|Adapted from AGR237
This assessment can be used to create a plan for the future in many contexts such as business plan.
You are required to present a Report, with accompanying overlay, which presents a Plan for the medium to longer term development (ie, 5-10 years) of the business including considerations of social, environmental and economic impacts (biophysical resources and associated infrastructure of a property, for example) and which sets out to achieve sustainability outcomes.
This Plan will consist of the following components, in this suggested order:
- Vision and Goals for the Business
This section builds on the preliminary statements of sustainability goals devised for Assignment 1.
A statement of the overarching vision and goals of the business for the medium to longer term (ie, 5-10 years), with a particular emphasis upon the emissions, biodiversity, polution, ie, a strong vision for sustainability. The vision is a short statement which seeks to answer the questions: “Why are we in business? What are our core values which motivate us? Why are we in this for the long haul?” “How can we make this business and social, environmental and economic context more sustainable?” Strategic (medium to long term) Goals are then derived from this vision and indicate the nature and future shape of the farm business, ie, “These are our long term aims to achieve this vision.”
- S.W.O.T Analysis
An analysis of the strategic issues and opportunities of the farming business using the S.W.O.T. technique. Note: there are variants on the theme of S.W.O.T which may also be used. Carry out a S.W.O.T analysis of the business. This should incorporate factors relevant to the overall goals of the business.
Some may prefer to conduct a S.W.O.T prior to developing their Vision and Goals. That is fine. There is no fixed rule on this.
- Objectives and Strategies: the Plan of Action (with rationale)
A set of objectives and strategies that address the goals and issues arising from the Audit/S.W.O.T analysis and which are based on the principles and practices that lead to more sustainable land use. One suggested way of approaching this is to consider your ‘plan for the future’ as a series of (not too many, say up to 3-4) development projects to be carried out on the property over say the next 5 or so years.
The written report will explain how these plans were developed, and why they will lead to sustainable use of resources.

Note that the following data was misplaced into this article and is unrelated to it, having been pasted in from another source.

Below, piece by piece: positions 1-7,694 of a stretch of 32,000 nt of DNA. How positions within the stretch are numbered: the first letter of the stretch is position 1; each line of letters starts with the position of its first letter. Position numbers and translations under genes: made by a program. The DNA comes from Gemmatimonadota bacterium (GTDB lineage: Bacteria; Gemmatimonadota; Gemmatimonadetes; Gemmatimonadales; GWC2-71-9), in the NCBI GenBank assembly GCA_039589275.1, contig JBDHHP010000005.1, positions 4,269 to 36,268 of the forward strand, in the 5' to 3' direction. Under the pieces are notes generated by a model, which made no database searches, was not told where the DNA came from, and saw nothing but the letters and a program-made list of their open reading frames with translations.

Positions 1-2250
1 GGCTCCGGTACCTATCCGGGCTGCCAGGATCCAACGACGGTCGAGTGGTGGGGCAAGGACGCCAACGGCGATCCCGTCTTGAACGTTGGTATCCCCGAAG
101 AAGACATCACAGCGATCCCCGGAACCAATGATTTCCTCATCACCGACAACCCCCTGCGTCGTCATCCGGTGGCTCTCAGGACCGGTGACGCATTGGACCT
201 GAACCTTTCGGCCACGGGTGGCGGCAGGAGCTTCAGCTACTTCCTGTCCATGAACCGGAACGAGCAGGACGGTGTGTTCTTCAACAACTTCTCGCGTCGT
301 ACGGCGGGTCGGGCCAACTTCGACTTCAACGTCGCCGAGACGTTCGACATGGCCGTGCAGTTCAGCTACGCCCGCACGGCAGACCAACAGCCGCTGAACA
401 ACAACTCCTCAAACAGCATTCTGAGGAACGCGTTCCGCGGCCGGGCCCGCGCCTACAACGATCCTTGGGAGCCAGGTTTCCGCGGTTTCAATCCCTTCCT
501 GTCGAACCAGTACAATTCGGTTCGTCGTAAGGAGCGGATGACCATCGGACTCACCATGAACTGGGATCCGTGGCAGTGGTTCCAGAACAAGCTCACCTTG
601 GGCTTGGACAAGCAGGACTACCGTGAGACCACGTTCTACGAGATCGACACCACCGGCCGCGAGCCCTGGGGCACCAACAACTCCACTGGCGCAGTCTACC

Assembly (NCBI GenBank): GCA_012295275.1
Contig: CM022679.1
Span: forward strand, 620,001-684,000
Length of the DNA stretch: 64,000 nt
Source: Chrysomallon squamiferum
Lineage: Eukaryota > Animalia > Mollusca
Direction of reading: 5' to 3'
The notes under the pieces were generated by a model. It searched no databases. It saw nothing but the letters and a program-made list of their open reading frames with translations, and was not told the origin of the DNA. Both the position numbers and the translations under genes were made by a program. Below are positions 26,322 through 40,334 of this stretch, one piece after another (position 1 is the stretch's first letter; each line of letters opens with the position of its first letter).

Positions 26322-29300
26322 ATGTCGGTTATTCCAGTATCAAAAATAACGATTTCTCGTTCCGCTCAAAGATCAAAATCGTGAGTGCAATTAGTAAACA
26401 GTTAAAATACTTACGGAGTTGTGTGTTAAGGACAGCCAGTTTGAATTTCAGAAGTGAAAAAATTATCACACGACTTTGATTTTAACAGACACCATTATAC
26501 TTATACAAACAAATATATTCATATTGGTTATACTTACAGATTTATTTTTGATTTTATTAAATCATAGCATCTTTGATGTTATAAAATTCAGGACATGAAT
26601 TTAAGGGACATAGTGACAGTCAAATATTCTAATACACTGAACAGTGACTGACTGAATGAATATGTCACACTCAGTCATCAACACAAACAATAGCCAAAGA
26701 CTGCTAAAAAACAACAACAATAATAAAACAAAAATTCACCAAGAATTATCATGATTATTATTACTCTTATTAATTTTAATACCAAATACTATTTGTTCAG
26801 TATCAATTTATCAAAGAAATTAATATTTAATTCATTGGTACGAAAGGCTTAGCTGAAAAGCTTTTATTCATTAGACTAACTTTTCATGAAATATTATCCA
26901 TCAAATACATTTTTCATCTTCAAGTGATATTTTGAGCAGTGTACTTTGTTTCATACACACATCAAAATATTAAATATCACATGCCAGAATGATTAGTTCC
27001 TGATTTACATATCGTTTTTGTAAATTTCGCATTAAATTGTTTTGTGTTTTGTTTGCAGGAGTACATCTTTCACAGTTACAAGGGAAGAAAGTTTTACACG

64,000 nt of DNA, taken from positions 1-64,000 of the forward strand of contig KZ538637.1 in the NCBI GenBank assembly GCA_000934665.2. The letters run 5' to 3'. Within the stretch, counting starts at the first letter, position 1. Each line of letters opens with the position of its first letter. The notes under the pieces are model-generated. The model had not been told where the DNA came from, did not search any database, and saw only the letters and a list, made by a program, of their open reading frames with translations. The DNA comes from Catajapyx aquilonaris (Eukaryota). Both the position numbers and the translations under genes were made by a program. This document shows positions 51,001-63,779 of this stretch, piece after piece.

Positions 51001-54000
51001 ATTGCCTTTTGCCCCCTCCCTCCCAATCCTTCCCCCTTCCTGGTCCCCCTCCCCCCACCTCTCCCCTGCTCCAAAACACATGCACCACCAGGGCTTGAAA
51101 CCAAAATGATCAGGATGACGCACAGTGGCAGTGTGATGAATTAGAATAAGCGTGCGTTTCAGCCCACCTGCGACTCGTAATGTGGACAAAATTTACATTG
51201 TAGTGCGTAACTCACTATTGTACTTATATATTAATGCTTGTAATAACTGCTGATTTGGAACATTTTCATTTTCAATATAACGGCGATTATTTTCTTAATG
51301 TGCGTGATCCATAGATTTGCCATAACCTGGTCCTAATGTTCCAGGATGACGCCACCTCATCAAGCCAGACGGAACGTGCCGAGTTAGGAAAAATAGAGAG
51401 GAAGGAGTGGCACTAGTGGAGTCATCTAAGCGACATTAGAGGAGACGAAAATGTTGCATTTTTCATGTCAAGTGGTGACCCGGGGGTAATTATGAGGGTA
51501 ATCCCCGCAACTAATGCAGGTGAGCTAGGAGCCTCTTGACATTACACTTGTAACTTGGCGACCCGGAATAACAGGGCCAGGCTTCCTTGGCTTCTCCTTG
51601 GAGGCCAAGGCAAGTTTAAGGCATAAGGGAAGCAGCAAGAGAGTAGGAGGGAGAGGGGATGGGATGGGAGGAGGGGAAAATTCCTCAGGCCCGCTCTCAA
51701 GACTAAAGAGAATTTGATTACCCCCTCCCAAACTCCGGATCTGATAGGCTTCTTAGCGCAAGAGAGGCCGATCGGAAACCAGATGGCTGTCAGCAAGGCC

The report might cover strategies for soil/land management; water resources management; vegetation management (in particular the restoration and management of native vegetation both existing and replanted); infrastructure development, waste management, emissions and energy consumption, buiodiversity.
Your assessment should include a discussion of any external impacts of your proposed developments and works, eg, any downstream effects of water resource development.
Where plans may be subject to statutory regulations (eg, management of native vegetation, fauna, waste management) these requirements should be researched. Clearly, it is an expectation that your Plan will only describe activities which are legal!
Provide details of how your strategies will be implemented, including discussion of priorities and timeframe (eg, phasing in stages) for implementation, but don’t go as far as day to day operational details.
- Review and reflection of the property planning process
Finally, as a final concluding section of the Plan report, write a 1-2 page commentary of your reflections on the process of preparing a plan: what have you learnt from this process? What worked, what didn’t and why? Were there any major impediments to carrying out the process? How might we improve the learning process?
Reflect back to your Project Plan/Gantt Chart and compare this against the reality of the process as it unfolded through the semester. How feasible and realistic was your Project Management Planning? What have you learnt? Would you do anything different if you were to do it again, but better?